If this is how we treat our historical animals who fell along with our soldiers during the Civil War as well as the War against the Redcoats – horses that as a huge part of our history fell NOT of their own volition yet nonetheless fell just the same as did the men – what does that say for the future? You can’t shit on the past and then expect a bright future. I think this is being spelled out in America in so many ways already. When do we learn? Will it really take a nuclear war for the greed, mass consumption and production to end? I think so.
well said & I agree
Studies of ancient peoples they keep playing the same temptation of greed and not love for one another little respect for creatures of our blessed world. The same game different players another time. How beautiful are the blessings we trade for false happiness. Holy Sprit stay near and please protect the beauty that remains. Prayers for All. Mother Earth and Father Time rides with the beauty of our world and universe Always has Always will. Katherine
Beautiful pictures. So good to hear about some positive endings.
These horses just steal our hearts… Carol, you rock; you rock; you rock! Sandra, you rock; you rock; you rock! Thank you for helping restore the dignity and respect these stallions so richly deserve and the security the mares need.
I’m so happy for the horses set free & hope some day someone can get close enough to comb their manes.
You are doing God’s work
BLESS YOU & THANK YOU Carol & everyone that helped & helps YOU.
I wish I could afford to support YOU in your cause monetarily, but sadly I’m not able.
BUT, I will always sign Petitions against the inhumane, cruel & abhorable treatment these beautiful sentient beings are subjected to by government & private organizations.
PLEASE continue in your struggle to do GREAT work for the wild horses & mustangs.
Ottawa, ON CANADA
I wonder if anyone knows where these horses came from and how did they end up wild in the first place? From the photos they look a lot like some of the horses you see in Europe with their long heavy manes and stocky bodies.
Thanks for the wonderful article and pictures. Just wish this could get out to more people.
I adopted a BLM mustang 2 years ago…he is an amazing horse, so willing and trusting. I wish I could adopt a dozen more! It’s hopeful to read articles like this one but there are so many good horses that will not be saved. The cattle industry is to blame for this entire mess. Boycott Nevada, spend your tourist dollars elsewhere and boycott beef…eat chicken!
JOB WELL DONE. CONGRATULATIONS!!
Several centuries back good hearted people would buy slaves from the auction block and then give them their freedom.In this century it is the wild horses and burros who are the slaves. Thank you for continuing the tradition of good hearted folks who ransom our wild ones! And thank you for documentating their release from bondage.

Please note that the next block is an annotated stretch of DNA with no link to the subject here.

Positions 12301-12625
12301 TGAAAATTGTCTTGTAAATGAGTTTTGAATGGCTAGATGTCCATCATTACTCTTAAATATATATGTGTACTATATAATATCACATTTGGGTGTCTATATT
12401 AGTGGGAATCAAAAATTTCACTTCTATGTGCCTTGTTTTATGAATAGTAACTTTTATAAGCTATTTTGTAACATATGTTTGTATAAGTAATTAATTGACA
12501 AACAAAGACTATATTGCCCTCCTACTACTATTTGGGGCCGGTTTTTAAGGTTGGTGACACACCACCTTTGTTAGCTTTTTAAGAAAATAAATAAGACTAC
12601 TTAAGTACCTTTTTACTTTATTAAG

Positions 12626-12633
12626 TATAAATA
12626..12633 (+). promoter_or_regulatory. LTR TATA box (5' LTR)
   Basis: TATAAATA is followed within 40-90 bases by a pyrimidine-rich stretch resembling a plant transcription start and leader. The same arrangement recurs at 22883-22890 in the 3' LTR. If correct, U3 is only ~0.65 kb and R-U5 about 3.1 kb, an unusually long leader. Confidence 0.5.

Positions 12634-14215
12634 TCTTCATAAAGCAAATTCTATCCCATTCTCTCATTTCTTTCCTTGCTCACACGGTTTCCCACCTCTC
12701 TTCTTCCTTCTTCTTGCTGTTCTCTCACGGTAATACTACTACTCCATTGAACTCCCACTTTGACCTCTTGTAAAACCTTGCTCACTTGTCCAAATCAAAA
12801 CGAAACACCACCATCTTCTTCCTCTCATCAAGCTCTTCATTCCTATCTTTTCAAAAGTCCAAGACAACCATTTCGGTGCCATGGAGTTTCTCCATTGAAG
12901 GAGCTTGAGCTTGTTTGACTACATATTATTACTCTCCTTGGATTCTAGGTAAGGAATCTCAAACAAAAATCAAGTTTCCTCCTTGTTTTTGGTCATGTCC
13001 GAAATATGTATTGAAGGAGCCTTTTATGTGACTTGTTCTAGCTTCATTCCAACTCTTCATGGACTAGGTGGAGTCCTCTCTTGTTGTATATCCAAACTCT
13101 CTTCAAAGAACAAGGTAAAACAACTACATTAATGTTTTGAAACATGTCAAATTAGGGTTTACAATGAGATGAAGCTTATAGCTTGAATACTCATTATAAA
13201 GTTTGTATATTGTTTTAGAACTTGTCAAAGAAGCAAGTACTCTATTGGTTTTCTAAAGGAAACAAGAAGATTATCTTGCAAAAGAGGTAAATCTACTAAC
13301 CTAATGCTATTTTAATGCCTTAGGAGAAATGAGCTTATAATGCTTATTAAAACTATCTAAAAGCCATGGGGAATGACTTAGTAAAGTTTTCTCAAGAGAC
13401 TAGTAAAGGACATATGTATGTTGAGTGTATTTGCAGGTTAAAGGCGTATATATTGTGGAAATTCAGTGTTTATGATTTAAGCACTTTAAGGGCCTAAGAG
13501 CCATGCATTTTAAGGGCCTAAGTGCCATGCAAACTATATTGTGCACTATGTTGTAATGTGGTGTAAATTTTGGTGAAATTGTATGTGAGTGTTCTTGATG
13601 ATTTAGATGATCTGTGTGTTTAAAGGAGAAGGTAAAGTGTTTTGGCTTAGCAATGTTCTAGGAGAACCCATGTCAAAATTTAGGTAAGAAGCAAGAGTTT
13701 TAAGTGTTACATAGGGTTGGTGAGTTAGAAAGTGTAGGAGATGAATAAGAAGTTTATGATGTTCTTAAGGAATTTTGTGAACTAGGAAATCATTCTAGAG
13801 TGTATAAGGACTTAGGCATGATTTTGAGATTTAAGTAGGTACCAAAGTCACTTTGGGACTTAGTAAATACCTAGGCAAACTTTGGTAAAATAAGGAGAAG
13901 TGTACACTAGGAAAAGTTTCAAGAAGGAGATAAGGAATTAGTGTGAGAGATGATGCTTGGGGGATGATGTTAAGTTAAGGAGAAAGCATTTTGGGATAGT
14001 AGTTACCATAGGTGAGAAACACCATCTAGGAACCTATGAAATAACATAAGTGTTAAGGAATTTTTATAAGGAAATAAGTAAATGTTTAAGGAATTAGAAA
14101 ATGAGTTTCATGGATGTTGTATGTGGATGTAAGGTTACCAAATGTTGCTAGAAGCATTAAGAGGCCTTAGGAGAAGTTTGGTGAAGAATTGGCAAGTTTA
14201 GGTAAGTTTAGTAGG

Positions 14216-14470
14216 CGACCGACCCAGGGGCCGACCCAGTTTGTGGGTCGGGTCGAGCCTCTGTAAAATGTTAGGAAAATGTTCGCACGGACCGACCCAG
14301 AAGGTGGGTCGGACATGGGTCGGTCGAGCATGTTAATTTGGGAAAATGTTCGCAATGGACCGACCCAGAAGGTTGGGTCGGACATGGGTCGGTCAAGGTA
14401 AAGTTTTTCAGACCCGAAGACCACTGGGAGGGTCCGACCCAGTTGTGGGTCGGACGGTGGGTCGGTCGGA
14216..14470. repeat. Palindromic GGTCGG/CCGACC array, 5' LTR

I rejoyce in their freedom and thank you so much for saving them, thank god for horse people, it is so sad that our government is not acting on their behalf. I have deep saddness and shed many tears for the ones left behind.
We will save our wild horses thanks to people like you.
great work, well done. how do we save the rest of the group, you said the total was 230 [?] … ?????????? what is the cost buy each one?
Bless you, and thank you ☺
I admire you, I have visited this site numerous times, only to be touched by each story that I read. It is sad to think people could so easily forget they are dealing with a living creature. Thanks to you those who cannot speak now have voices.
Not only THANK YOU but also, so well written!!! It was interesting all the way threw. Now…. let’s all pitch in with whatever we can.
I live in Taos and have been wanting so badly to locate these horses. I wish only to sit and draw them or take pictures of them. Wild horse behavior is interesting enough, but I’m really interested in how the dynamics will play out in their new home. I grew up with horses and have the utmost respect for them, I would take every precaution to avoid disturbing them or agitating them. I’ve called the ranch and haven’t heard back from them. Just thought I’d give this a shot. Bravo to you and the rest of the crew that got them here! You are my hero(s)!
Thank God someone cares. It’s going to be a pretty sad world, when know one is left that cares. We’re not quite there yet. But we’re getting there.
Thank You, thank you, thank you. We are getting to a point in America where We the People need to get up and actually MOVE to save what is left of our country and the Constitution upon which it was created. Each and every person can make a difference and if we all work together we can save not only the last of our wild horses, but the fast disappearing wild land that is left. God Bless you.
I like the blogs article and also the posts.
this tale is so heartwarming! i cried tears of joy watching the horses you saved getting off that trailer and finding their way to their new home! thank you so much. i want to be part of a rescue group. how do i go about doing that? really appreciate you and ginger kathrens, who saved the “freedom fund” mustang band who was caught “trespassing” on usfs lands and never returned to their range in the pryors. now they have a great home near billings, montana, and will be safe forever!!
That’s a nice post.Thank you for sharing.